Whats the reasoning for this? Are GFCI receptacles quicker to respond than GFCI breakers (because the breakers are spaced further away from the receptacles)?

There is no difference in the response! Its just more cost effective to use a GFCI receptical in the first outlet and then standard recepticals down stream from this!

As Techy noted, you may use as many GFCI receps on a circuit as you want. However this is less cost effective also!

AngelArs 09-08-2012 11:04 PM

OK THANKS guys! This has helped A LOT! :thumbup:

One other question regarding this; can I still use a AFCI breaker if I use GFCI receptacles? I'm concerned about nuisance tripping...

kevinp22 09-08-2012 11:46 PM

you can put a gfci rec on an afci circuit. your chances of nuisance tripping are probably higher but not enough not to do it this way

no one has mentioned this, but modern kitchen codes require 2 circuits to serve countertops, including refrigeration equipment. this is a minimum. consider adding dedicated circuits for things like large microwaves. also no lighting on these kitchen small appliance circuits. Add a separate circuit for a fixed in place dishwasher (can be shared with disposal circuit in most cases or run a circuit for disposer). countertop circuis can also serve kitchen wall receptacles and receptacles in dining room, pantry, etc.

AngelArs 09-09-2012 12:15 AM

Quote:

Originally Posted by kevinp22 (Post 1006011)
you can put a gfci rec on an afci circuit. your chances of nuisance tripping are probably higher but not enough not to do it this way

Would I get less nuisance tripping if the GFCI was built into the AFCI breaker?

Quote:

consider adding dedicated circuits for things like large microwaves.
I did this one last year. It's a dedicated GFCI for the microwave.

Quote:

Add a separate circuit for a fixed in place dishwasher (can be shared with disposal circuit in most cases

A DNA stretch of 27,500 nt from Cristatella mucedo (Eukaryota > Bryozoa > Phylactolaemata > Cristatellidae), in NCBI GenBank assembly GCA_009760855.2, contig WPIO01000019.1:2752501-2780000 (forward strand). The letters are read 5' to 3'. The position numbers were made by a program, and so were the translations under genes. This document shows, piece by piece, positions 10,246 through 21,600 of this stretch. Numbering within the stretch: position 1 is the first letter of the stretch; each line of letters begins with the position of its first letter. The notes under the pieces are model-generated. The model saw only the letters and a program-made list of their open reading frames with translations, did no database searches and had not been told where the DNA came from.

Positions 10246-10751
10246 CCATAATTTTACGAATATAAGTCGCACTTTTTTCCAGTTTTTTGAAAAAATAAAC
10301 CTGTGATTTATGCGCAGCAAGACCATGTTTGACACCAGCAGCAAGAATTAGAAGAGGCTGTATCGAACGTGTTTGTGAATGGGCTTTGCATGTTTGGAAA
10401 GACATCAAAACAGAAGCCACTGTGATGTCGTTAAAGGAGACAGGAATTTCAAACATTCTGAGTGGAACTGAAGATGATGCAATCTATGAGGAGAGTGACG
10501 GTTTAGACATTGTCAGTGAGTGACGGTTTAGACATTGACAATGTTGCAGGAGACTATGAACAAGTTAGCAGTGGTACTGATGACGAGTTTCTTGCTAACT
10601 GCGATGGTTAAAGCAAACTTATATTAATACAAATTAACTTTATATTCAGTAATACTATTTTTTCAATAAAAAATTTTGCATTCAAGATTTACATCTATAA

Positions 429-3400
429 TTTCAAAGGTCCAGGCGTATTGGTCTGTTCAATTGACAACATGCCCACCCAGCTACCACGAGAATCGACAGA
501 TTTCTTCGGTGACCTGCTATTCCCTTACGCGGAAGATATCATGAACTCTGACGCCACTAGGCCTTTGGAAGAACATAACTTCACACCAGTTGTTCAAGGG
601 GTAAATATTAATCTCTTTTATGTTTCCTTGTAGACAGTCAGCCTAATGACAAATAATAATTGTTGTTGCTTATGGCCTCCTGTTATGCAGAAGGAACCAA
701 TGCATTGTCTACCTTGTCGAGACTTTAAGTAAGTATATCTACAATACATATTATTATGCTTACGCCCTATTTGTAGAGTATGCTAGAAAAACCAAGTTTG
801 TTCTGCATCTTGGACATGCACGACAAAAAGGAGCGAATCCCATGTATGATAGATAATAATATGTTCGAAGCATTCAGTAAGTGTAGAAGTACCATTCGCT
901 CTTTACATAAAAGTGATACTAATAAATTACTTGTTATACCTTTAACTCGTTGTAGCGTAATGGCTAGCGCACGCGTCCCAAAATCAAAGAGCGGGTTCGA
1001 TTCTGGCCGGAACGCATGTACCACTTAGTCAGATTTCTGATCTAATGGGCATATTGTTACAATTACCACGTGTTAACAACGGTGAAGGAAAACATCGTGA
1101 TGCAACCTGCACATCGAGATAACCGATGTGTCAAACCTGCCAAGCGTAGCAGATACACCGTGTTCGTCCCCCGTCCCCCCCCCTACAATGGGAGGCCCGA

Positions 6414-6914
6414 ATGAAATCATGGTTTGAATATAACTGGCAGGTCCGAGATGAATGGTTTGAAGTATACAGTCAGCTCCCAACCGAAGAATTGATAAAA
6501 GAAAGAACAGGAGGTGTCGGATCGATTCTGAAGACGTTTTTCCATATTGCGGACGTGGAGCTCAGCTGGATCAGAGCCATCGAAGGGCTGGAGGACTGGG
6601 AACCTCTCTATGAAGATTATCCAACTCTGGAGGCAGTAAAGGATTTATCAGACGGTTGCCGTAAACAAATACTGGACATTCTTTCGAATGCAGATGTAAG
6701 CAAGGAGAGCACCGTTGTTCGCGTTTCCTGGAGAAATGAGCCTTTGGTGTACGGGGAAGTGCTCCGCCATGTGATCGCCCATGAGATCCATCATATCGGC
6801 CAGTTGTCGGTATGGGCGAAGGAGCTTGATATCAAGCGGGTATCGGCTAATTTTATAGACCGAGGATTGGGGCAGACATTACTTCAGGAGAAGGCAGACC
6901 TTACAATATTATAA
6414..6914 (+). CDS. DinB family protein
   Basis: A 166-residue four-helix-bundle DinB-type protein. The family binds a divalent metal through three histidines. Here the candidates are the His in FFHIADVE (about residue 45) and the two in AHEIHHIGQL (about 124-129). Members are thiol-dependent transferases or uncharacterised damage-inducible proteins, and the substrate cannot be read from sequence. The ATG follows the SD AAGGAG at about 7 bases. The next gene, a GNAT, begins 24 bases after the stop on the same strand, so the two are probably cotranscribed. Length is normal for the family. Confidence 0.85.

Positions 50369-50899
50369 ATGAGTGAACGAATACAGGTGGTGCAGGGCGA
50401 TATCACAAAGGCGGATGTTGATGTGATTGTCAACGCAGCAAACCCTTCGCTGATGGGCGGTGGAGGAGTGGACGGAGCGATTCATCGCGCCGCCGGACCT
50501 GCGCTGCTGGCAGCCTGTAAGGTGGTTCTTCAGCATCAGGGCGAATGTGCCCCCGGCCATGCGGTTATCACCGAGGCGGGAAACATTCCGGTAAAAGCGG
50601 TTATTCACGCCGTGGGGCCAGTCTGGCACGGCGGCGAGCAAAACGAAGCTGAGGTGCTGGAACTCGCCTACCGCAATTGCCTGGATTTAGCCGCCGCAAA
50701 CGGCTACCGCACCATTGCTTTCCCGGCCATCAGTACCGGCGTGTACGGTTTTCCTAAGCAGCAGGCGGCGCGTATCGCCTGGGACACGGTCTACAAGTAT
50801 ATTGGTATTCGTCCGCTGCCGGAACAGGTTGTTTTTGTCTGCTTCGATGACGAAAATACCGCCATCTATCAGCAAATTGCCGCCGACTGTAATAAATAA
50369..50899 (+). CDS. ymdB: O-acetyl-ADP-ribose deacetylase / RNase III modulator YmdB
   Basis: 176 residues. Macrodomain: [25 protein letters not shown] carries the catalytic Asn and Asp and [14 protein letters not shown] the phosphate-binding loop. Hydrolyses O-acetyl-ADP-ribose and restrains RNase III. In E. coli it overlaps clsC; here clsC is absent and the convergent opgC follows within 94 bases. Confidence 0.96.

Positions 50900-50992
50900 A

This GFCI has the dishwasher, disposal and water filtration on it.

Jim Port 09-09-2012 07:13 AM

AFAIK there is no Class A GFI protection built into an AFCI breaker. It is all Class B and does not satisfy for the kitchen.

AllanJ 09-09-2012 07:51 AM

It is quite straightforward to put a ground fault circuit interrupter duplex receptacle in the first outlet box and continue GFCI protection downstream to additional outlet boxes. For the two kitchen circuits, put one GFCI in box 1 and leapfrog from the GFCI load terminals to ordinary receptacles in boxes 3 and 5. Put another GFCI in box 2 and leapfrog to boxes 4 and 6.

*************

Except a complication arises if you are using a multiwire branch circuit (two hots and one neutral). Here, when a GFCI receptacle is installed, separate cables are needed to continue protection from that GFCI and also continue the rest of the MWBC past that box. Giving each outlet box its own GFCI receptacle is an alternative that works fine with the MWBC.

Variation: MWBC from ordinary double wide breaker pair in panel to box 1 with GFCI. Leapfrog with 12-2 cable from load terminals to box 3. Use 12-2 cable to take just the other half of the MWBC to box 2 where you put the other GFCI. Leapfrog to box 4. (Beyond box 1 you treat the MWBC as two separate circuits (subcircuits).

Another complication arises in some cities where the two halves of a duplex receptacle must be powered by separate circuits, namely the two respective circuits needed for the kitchen receptacles. Here you must use a GFCI breaker.